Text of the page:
On May 10, two high-rise maintenance workers were trapped in a suspended scaffold during a heavy thunderstorm with strong winds and killed. Both workers were cleaning the outside of the glass outer wall at the 17th floor of a skyscraper in Wuhan, the capital city of Hubei Province in central China.
A witness posted a video of this horrific incident online, in which one could see how the suspended scaffold was repeatedly blown meters away and then crashed into the wall of the building. The suffering and eventual death of the two workers, which was viewed more than 10 million times, not only sparked widespread anger over the company’s disregard for the lives of workers, but also revealed a tip of an iceberg of the exploitative and dangerous working conditions of high-rise constructions workers.
The two workers, Han, 54, and Yang, 34, worked for the Hubei Skyscraper Decorative Arts Engineering Company but without a proper labor contract or any insurance. The construction of the skyscraper was under the supervision of the Wuhan Railway Group Cooperation, which then contracted the construction out to Shanghai Baozhi Ltd. Baozhi subcontracted the outer wall decorative work to the company from Hubei, which employed Han and Yang. Layer on layer of subcontracting is very common in the construction industry in China, giving rise to a blurring of responsibility for workers’ wages and safety.
The decorative company directed the two workers to do the cleaning work at 1:30 p.m. on the day of the tragedy. An hour later, at 2:30 p.m., the two workers attempted to seek help by making phone calls, saying that “electricity was cut off and the metal swing stage [had] stopped working.” Around the same time, a strong wind started buffeting the scaffold, as filmed by the witness, trapping the workers. Twenty minutes later, the suspended scaffold was finally anchored, but both workers were already fatally wounded.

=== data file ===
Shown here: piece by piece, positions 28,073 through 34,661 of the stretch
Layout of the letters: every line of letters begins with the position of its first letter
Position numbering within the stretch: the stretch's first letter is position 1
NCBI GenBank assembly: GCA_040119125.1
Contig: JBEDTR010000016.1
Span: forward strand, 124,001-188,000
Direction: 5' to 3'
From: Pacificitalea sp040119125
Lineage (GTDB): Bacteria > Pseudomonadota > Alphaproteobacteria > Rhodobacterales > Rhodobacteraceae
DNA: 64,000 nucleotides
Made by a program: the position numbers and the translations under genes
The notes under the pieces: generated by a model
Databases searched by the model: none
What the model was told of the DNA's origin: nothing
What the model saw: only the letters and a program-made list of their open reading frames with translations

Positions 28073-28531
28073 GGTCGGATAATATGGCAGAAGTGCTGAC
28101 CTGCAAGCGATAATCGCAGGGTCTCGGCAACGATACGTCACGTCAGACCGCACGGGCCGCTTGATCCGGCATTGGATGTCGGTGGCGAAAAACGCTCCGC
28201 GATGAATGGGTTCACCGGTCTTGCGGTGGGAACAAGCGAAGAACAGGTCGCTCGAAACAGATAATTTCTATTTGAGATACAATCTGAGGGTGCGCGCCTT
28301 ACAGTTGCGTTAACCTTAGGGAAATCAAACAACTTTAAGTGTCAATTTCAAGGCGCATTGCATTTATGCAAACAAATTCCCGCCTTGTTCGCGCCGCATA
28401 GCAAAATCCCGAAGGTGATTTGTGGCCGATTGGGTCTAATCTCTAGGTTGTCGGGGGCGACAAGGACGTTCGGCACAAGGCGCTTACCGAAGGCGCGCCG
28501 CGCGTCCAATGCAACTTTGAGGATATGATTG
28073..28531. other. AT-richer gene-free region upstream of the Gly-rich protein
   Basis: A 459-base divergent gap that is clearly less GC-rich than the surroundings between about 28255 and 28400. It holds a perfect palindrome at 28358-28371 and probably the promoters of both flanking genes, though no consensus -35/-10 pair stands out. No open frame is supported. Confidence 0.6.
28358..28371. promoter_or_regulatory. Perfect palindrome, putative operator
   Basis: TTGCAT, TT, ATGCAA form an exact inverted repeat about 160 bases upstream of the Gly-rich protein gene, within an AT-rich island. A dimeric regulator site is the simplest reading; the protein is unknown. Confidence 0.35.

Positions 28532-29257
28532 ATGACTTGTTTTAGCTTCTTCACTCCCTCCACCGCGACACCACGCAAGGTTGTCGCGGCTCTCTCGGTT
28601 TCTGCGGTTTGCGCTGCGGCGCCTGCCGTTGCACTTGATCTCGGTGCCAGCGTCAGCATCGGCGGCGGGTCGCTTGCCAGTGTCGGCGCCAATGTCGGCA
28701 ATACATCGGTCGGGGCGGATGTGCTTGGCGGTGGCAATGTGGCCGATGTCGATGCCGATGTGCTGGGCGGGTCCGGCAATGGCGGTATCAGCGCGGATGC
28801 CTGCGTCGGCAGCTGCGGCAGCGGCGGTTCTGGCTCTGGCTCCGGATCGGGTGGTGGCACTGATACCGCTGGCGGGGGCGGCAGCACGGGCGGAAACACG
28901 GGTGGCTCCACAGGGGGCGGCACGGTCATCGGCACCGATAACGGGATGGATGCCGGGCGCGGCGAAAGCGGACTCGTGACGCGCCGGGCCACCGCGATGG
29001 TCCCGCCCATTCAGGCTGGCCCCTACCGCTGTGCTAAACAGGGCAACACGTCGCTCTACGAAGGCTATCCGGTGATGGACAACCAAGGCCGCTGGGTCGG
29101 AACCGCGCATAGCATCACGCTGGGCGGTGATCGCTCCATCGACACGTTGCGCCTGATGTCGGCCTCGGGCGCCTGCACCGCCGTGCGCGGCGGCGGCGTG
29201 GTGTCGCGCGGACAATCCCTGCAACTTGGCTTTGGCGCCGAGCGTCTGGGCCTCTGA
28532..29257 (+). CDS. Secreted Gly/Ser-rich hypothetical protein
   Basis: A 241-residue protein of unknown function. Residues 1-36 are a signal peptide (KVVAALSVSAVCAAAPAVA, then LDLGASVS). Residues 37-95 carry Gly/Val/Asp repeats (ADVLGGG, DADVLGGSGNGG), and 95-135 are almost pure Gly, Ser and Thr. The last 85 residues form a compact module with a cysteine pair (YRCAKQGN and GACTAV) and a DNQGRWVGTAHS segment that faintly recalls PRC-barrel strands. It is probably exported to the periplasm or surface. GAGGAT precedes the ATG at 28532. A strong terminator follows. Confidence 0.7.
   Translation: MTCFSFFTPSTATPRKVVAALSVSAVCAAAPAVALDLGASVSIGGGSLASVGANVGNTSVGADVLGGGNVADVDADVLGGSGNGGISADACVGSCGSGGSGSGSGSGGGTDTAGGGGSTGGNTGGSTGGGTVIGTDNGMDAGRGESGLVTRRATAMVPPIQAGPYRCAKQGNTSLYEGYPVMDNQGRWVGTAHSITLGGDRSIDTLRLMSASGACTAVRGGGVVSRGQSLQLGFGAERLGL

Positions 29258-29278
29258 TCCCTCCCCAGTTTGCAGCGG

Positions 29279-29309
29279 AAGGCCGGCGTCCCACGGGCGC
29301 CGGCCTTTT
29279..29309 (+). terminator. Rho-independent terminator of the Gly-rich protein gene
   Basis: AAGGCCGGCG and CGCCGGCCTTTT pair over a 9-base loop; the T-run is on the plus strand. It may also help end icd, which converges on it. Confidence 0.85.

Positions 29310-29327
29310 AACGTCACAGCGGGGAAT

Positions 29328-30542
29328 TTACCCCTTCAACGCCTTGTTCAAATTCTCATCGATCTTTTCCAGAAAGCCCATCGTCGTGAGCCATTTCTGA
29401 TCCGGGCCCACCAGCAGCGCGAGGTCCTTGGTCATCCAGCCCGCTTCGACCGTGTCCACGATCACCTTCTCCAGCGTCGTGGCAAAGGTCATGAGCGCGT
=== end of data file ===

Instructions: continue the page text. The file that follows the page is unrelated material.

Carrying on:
According to the official notice published by Wuhan Emergency Management Bureau, the project manager has already been detained for further investigation. The two workers were sent to the hospital and pronounced dead after attempts made to save their lives. However, this notice is vague on when the workers were sent to the hospital and is at odds with the account given by the relatives of the two workers.
Posts made by relatives on social media stated that they were not notified for about three hours. When they arrived at the scene, the bodies of the two workers had simply been left on the 17th floor of the building covered with plastic canvas. No one from either the Wuhan Railway Group Cooperation or the Shanghai Baozhi was present to speak to them.
At around 11 p.m. that night, dozens of unidentified people wearing identical clothes arrived where the bodies were, robbed the relatives of their cell phones, beat them up, and took the bodies away without any explanation.